I. ClearCase on UNIX: Marking a VOB for export. A VOB to be used by some view for NFS access must be marked for export. Each export VOB is assigned an export ID, which ensures that NFS-exported view/VOB combinations have stable NFS file handles across server reboots or shutdown and restart of ClearCase. If the VOB is registered in multiple regions, the export marking must appear on all of that VOB's tags in all the regions in which it is registered. To mark a VOB for export, use the –ncaexported option. To mark an existing VOB for export, use mktag –replace –ncaexported.
The VOB export ID is stored in the mount options field in the VOB tag registry. If you use the –ncaexported option and specify additional mount options in the mktag or mkvob command, the mount options field includes an appropriate export ID mount option.
For information about exporting VOBs, see the export_mvfs reference page.
Note: Marking a VOB for export is not required for NFS export to work, but it is required if you want to avoid stale file handle messages after a server restart.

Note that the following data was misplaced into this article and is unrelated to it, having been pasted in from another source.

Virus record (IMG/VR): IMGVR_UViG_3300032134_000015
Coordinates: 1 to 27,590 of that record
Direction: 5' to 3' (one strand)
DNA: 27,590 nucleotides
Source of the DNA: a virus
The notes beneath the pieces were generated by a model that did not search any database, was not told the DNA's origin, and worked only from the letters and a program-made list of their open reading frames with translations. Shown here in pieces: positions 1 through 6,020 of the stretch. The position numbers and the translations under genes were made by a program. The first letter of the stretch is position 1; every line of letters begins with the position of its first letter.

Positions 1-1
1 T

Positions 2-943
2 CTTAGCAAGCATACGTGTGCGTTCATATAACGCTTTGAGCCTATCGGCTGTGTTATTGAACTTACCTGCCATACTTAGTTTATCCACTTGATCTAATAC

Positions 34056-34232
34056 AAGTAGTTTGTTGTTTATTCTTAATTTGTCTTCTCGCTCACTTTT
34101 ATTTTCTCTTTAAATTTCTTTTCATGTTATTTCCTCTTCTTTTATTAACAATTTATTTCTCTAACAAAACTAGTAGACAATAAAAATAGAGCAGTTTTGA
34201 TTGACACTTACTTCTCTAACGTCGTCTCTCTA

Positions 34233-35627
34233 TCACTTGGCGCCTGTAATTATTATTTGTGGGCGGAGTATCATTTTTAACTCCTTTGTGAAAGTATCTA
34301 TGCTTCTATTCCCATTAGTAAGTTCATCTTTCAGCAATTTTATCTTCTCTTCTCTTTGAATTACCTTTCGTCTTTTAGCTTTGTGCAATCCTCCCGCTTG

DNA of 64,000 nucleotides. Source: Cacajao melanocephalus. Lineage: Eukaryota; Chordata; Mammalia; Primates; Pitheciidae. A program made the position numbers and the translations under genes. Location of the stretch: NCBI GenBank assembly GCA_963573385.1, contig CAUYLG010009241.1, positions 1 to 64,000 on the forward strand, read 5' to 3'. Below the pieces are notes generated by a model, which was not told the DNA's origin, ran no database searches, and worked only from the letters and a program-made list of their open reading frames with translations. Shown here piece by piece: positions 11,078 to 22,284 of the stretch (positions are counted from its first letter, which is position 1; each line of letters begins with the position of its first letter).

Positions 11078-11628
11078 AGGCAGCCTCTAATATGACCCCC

J. To use the -nremote_admin option, you must be logged on the the VOB server host as a privileged user.
K. ClearCase dynamic views: Public and private VOBs. Some VOBs are to be shared, and others are to be used primarily by their creators. Accordingly, there are two kinds of VOB tags: public and private.
UNIX: Public VOB tags
A public VOB tag specifies a location at which any dynamic-view user can mount the VOB. Furthermore, after a public VOB is mounted on a host, any user on that host can access it (subject to the standard access permissions).